Sustainable Groundwater Management in India-Challenges and Prospect


Gurkaranbir Singh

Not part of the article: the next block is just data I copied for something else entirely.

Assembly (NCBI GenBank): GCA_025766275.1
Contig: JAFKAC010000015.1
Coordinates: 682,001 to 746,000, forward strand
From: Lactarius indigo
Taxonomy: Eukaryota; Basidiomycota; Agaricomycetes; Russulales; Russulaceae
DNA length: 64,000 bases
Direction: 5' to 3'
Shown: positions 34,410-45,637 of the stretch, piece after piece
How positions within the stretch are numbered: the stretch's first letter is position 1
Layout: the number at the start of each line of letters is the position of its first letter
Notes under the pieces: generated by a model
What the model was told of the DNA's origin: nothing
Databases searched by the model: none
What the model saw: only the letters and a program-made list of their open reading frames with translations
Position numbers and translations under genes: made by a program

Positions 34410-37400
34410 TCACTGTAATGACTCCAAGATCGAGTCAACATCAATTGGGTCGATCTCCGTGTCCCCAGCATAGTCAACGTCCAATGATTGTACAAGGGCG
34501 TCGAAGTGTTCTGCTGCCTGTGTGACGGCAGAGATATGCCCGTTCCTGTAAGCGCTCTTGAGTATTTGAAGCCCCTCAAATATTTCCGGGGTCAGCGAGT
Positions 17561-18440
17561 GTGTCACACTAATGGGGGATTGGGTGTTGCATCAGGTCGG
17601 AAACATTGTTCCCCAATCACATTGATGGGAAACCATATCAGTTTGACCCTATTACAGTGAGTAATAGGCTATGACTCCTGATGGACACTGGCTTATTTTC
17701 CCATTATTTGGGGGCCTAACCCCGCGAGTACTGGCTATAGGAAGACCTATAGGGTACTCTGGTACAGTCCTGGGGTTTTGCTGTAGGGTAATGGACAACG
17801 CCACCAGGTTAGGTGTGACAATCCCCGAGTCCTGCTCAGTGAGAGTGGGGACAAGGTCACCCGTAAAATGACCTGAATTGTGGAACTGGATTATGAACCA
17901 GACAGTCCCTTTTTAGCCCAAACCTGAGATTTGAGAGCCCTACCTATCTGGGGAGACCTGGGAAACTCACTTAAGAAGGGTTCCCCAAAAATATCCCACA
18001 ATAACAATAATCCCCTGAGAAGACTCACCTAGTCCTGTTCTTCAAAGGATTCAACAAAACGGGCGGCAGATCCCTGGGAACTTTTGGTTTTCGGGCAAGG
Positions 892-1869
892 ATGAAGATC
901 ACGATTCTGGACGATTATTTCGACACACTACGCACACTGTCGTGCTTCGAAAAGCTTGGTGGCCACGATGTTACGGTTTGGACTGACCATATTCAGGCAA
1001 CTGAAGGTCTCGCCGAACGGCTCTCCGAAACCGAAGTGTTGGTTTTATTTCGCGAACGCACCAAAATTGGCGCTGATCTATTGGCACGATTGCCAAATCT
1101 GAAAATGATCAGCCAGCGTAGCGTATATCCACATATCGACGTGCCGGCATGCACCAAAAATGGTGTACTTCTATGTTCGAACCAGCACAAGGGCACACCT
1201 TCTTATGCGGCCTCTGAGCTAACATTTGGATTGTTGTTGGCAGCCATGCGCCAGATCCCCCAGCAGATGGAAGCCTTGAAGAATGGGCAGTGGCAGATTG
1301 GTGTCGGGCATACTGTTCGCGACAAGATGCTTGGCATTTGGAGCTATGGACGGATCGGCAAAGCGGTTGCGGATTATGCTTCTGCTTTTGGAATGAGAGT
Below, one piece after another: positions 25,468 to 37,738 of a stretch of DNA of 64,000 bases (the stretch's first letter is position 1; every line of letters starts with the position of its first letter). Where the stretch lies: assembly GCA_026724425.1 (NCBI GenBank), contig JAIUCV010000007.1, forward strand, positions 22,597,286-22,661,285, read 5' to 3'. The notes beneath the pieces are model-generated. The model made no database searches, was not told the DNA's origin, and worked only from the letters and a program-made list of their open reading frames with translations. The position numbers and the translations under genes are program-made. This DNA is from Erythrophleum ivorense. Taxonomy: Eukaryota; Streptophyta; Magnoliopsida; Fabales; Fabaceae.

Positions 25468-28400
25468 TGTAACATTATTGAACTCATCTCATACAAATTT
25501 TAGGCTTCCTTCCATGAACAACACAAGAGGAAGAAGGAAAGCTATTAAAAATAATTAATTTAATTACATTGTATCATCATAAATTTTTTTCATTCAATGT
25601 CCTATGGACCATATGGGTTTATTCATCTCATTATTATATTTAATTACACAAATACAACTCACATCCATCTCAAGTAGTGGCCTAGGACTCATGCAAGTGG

With growing scarcity of water and deteriorating quality, water resources management in India is becoming more challenging with the passage of time. However, the usable water resources of the country have been estimated as 1,123 billion cubic meters (BCM) per year. Out of which, the share of surface water and ground water is 690 BCM per year and 433 BCM per year respectively. Indian farmers are currently drawing more water than is sustainable, removing about 212 million megalitres from the ground each year to irrigate about 39 million hectares. However, India’s groundwater resources are under threat. Intensive and unregulated pumping has caused a rapid and widespread decline in groundwater levels. Between 1950 and 2010, the number of tube wells drilled increased from one million to nearly 30 million, representing an unprecedented scale of development. There is no reason to believe that the growth in the number of these structures (wells and tube wells) have slowed down since then. Bringing groundwater withdrawal in line with its recharge and promoting a more sustainable pattern of groundwater usage and agricultural production require taking concurrent action on several fronts viz. estimation of ground water resources i.e. mapping aquifers effectively for a complete assessment of ground water resources, cropping pattern needed to be diversified by providing better price support for pulses and oilseeds, over extraction of ground water should be curtailed by regulating the use of electricity needed for its extraction. Different stakeholders- state governments, utilities, and farmers urgently need to address the groundwater management through a set of politically and financially feasible and socially acceptable alternatives.